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Regulator rejects Uber's application to operate outside Lower Mainland and Whistler

29-page decision says pandemic resulted in less passenger volume
"It's kind of ridiculous," says Kelowna city councillor Ryan Donn of the PTB's decision | Photo: d3sign, Getty Images

Consumers awaiting the arrival of ride-hailing giant Uber into the B.C. marketplace outside of the Lower Mainland will have to wait awhile longer.

The provincial Passenger Transportation Board (PTB) has denied Uber's application to provide its ride hailing service to communities outside the Lower Mainland.

Uber, which is already licensed in the Lower Mainland and Whistler region, applied to expand the service to the rest of the province in September of last year.

A decision had been expected last December, but was put off while the PTB investigated the effects COVID had on the transportation industry.

The report stated in part the pandemic resulted in a decline in customers and less passenger volume.

"The board is concerned that granting this application at this time would unduly harm existing TNCs and taxi companies. It finds the markets in the regions applied for are unable to absorb more competition at this time," the 29-page decision concluded.

"Having given due consideration to all of the evidence and submissions, the board refuses the application at this time."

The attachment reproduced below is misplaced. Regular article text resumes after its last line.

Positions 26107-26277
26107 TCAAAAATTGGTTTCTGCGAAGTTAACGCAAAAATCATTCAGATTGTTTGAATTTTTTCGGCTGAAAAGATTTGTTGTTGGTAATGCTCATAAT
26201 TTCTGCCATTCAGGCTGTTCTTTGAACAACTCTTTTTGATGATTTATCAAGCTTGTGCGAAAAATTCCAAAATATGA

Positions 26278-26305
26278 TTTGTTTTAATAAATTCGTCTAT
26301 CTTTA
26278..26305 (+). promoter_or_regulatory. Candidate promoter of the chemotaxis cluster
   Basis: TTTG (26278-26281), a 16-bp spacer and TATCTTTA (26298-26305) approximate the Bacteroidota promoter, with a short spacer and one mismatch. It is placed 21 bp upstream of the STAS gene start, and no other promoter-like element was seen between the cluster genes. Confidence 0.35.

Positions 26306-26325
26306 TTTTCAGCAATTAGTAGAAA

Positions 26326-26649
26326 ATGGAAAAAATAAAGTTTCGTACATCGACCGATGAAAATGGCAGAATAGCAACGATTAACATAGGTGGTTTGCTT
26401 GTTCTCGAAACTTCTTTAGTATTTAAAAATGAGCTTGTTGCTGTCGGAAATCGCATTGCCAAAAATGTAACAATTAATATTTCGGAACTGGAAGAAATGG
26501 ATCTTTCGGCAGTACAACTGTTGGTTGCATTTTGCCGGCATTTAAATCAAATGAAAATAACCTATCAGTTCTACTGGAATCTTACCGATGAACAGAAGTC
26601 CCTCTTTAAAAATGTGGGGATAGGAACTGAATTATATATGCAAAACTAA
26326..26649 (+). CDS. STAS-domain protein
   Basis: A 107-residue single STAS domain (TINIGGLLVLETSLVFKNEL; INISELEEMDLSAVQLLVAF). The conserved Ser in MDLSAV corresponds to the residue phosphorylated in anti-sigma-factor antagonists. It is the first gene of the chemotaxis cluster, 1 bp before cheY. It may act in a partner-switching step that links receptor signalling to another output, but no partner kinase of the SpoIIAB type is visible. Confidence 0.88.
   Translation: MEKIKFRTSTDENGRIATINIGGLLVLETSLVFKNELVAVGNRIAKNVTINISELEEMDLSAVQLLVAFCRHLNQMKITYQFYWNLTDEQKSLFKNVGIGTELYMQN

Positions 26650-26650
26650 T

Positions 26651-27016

The decision stated Uber is "fit, proper and capable" of providing the service it applied for, but the board was "not convinced there exists a public need for the service applied for."

The decision frustrated Kelowna city councillor Ryan Donn, a strong advocate for ride hailing.

"We don't have enough safe ride home options," said Donn.

"It's kind of ridiculous, we have an international airport, but people can't get an Uber."

The decision, says Donn, feels highly political.

He says the PTB is not listening to the needs of the municipalities who are providing input to the PTB.

"The municipality has been very strong in saying we want this service in our community. We have transportation master plans, we have pushed the envelope with scooter share and e-bike share, but we can't get ride share.

"Ride share was something that was new what, 10 years ago. We are trying to be at the forefront of transportation but we can't get some basic thing that's allowed in other parts of the province."

Uber representatives say they are also disappointed in the decision, and will review the full decision before determining next steps in the coming weeks.

"The Passenger Transportation Board’s decision is surprising, disappointing, anti-competitive and inconsistent with what we hear from communities like Victoria and Kelowna," Uber says in a statement.

"There is meaningful public demand for ridesharing services, as demonstrated by the support from local community and business organizations, and the strong uptake of ridesharing in Metro Vancouver since we launched. British Columbians have been clear that they want access to the same safe, reliable rides available in communities around the world."

Taxi companies across the province submitted briefs opposing Uber